Not everyone in party town Nashville is going along with efforts to prevent the spread of COVID-19. Some have been refusing to wear masks in public, and some are…uh…having massive house parties that culminate in public sex.
In response, Nashville's deputy chief of police told its City Council on Wednesday that the force would start citing and even arresting people who are flouting the law. The first ensuing arrest encapsulates the problems of using policing to enforce public health concerns.
The man arrested wasn't some overprivileged drunken partier. He was an apparently homeless man by the name of Joseph Bryant, age 61.
The Tennessean reports that police saw Bryant walking on Broadway—Nashville's nightlife corridor—at 6:30 Wednesday evening. They warned him to put on a mask. According to a police spokesman, Bryant did not do so even though he was carrying two in his pocket. When police encountered him again an hour later in the same area, he still was not wearing a mask.
"He was placed into custody and a physical arrest made due to the belief that his defiant behavior would continue if only cited a second time," the spokesman told The Tennessean.
The address Bryant gave the police was the address of the Nashville Rescue Mission, a homeless shelter a few blocks south of Broadway. (A representative from the shelter told Reason he has not been at their shelter since May.) So it looks like the person the police decided really needed to be punished for his COVID-19 defiance was a homeless man walking outdoors. His behavior may well stem not from defiance but from other issues.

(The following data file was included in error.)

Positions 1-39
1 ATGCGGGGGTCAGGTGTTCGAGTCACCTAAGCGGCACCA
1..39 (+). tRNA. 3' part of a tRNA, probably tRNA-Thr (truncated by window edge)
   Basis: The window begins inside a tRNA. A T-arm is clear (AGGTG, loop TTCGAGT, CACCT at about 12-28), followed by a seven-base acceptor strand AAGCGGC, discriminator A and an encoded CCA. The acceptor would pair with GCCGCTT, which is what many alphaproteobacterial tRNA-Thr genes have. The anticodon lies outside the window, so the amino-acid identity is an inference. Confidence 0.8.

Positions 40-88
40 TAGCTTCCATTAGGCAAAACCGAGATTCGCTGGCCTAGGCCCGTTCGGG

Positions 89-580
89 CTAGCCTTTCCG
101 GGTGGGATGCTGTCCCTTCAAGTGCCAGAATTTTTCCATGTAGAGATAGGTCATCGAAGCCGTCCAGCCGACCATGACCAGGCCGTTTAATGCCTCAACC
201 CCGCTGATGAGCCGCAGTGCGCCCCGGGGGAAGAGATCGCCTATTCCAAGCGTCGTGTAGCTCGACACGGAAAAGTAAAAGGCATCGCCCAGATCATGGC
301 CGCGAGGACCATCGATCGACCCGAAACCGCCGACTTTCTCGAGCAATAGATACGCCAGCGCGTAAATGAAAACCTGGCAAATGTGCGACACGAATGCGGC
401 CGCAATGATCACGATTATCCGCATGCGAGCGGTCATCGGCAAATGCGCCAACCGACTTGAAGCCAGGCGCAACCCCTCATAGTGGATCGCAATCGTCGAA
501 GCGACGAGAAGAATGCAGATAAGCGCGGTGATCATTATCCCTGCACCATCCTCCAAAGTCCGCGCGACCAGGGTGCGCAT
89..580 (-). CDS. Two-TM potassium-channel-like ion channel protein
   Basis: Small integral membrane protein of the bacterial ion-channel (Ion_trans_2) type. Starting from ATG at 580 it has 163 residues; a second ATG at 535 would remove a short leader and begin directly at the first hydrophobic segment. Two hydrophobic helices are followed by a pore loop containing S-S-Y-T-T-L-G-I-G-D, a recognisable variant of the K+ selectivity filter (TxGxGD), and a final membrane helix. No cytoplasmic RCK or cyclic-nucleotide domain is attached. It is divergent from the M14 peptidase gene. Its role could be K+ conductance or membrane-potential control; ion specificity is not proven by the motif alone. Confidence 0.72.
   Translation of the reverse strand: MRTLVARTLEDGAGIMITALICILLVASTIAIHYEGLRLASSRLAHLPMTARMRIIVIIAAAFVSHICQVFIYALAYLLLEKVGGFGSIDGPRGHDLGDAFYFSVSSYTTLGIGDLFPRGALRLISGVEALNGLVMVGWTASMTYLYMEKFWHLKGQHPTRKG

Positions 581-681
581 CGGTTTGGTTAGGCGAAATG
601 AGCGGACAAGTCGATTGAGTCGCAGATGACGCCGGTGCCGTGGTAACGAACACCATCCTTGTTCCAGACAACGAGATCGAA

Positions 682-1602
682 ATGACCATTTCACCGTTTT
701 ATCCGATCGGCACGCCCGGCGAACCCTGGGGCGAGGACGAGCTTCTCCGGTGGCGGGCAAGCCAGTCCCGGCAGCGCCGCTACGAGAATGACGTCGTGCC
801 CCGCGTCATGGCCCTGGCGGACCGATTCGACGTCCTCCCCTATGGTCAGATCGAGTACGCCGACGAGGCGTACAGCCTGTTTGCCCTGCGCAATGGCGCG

This is what it looks like when we ask the police to enforce these types of public health measures. Enforcement inevitably trickles down toward those who have the least power and least ability to resist.
Even worse, according to the Tennessean, Bryant had not posted bond as of this morning. The booking log for the Davidson County Sheriff's Department show's that Bryant has still not been released. Bryant's criminal history in Davidson County is available from the booking site; it shows a background of drug and public intoxication arrests over the past two years. He also has some criminal trespass and assault arrests and some arrests for patronizing prostitutes. Bryant is obviously a problem case for the Nashville police, and the fact that he was targeted for arrest isn't necessarily a coincidence.
Meanwhile, Nashville's jails, like jails and prisons elsewhere across the country, are potential incubators of COVID-19 infections. All of the top infection clusters across the United States have been behind bars. (One of them, the Trousdale Turner Correctional Center, is about an hour away from Nashville.) Infections in jails in prisons are then, in turn, spreading back out into nearby communities. Jailing someone for refusing to wear a mask and then releasing him back into the community seems more like a recipe for spreading COVID-19 than for fighting it.
This post has been updated with information from the shelter Bryant used as an address.